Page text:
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                    #10
                    Originally posted by MysticOakRanch View Post
                    My youngsters are under saddle at least 6 months to a year before we do ANY sitting, and then it is just very short sessions. The back and neck are so fragile in young horses, I wouldn't sit, nor would I allow bigger riders on a horse until it has some fitness. JMHO, but also based on a lot of research. You've all seen the diagrams of when horse's growth plates close? I use that information in setting up our young horse training process.

                    I was taught that you don't even use a dressage saddle on a young horse - a close contact or all purpose to keep the rider even more off the horse's back at first.

                    More and more horses have neuro issues, kissing spine has become fairly common - I suspect we are just doing too much, too soon with the young horses. Might be an unpopular view...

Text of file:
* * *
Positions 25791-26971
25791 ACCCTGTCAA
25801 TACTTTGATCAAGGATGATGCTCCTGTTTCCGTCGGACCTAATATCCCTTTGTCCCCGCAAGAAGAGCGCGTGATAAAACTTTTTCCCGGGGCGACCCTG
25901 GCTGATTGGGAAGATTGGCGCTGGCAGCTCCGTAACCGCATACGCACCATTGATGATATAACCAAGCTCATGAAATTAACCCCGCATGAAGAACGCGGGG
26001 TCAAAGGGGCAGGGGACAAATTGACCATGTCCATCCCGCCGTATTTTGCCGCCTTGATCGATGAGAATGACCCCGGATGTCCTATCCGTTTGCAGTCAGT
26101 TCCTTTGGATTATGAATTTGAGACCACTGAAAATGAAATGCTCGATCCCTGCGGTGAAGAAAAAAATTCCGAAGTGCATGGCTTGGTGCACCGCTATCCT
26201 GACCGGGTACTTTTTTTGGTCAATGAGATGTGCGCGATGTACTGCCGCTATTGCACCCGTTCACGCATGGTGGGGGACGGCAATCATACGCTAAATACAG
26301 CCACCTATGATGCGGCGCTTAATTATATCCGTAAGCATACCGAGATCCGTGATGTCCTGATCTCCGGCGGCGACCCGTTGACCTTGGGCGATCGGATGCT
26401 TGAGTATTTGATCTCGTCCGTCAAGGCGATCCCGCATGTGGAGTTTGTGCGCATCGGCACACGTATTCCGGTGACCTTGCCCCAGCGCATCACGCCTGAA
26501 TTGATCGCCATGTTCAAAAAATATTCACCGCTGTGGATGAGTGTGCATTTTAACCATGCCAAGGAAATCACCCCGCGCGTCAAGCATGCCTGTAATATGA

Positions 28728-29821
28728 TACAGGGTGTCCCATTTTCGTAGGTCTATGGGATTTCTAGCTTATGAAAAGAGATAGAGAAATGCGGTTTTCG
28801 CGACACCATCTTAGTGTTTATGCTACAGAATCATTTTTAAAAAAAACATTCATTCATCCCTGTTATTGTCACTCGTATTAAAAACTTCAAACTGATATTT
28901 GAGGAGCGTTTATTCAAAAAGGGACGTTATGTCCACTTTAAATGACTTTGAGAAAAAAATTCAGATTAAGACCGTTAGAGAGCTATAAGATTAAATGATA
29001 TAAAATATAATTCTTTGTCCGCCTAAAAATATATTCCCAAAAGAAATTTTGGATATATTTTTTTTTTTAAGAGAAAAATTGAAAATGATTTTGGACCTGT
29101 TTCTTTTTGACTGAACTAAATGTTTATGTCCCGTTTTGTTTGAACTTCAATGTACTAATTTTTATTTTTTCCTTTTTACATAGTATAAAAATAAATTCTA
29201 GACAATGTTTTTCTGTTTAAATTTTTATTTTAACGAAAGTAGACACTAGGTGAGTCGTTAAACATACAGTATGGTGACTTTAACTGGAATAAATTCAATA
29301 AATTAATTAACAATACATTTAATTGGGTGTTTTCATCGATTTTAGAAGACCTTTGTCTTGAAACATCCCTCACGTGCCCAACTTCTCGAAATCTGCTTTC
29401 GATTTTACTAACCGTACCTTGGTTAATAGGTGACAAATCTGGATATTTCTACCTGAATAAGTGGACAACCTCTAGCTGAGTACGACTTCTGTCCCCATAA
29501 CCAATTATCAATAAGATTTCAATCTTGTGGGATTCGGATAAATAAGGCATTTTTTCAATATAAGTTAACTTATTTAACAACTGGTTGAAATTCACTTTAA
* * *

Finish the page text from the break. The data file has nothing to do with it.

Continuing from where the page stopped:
My thinking is along these lines. My 4y.o. (coming 5) has been under saddle and in regular work for a year as of January 1st. I still go rising 99% of the time. The only time I sit a little bit is prior to our canter departs. He's doing all of the basics plus some lateral work - leg yielding, shoulder in, starting baby renvers. All of that work is easily done in rising trot... I just don't see a reason to sit on a horse who is still developing strength and muscle, especially when we're trying to encourage them to lift through the back. FWIW, at the Charlotte clinic she spoke about how she never sits on young horses - sitting is minimal until they are 6 - and even after that she does much of the work in rising even with the upper level horses as it encourages them to lift and swing.

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                      #11
                      When they are strong enough that it doesn't affect the swing in their gait you can start introducing it in small bits. When this happens will be different for different horses, and for different riders on the same horse.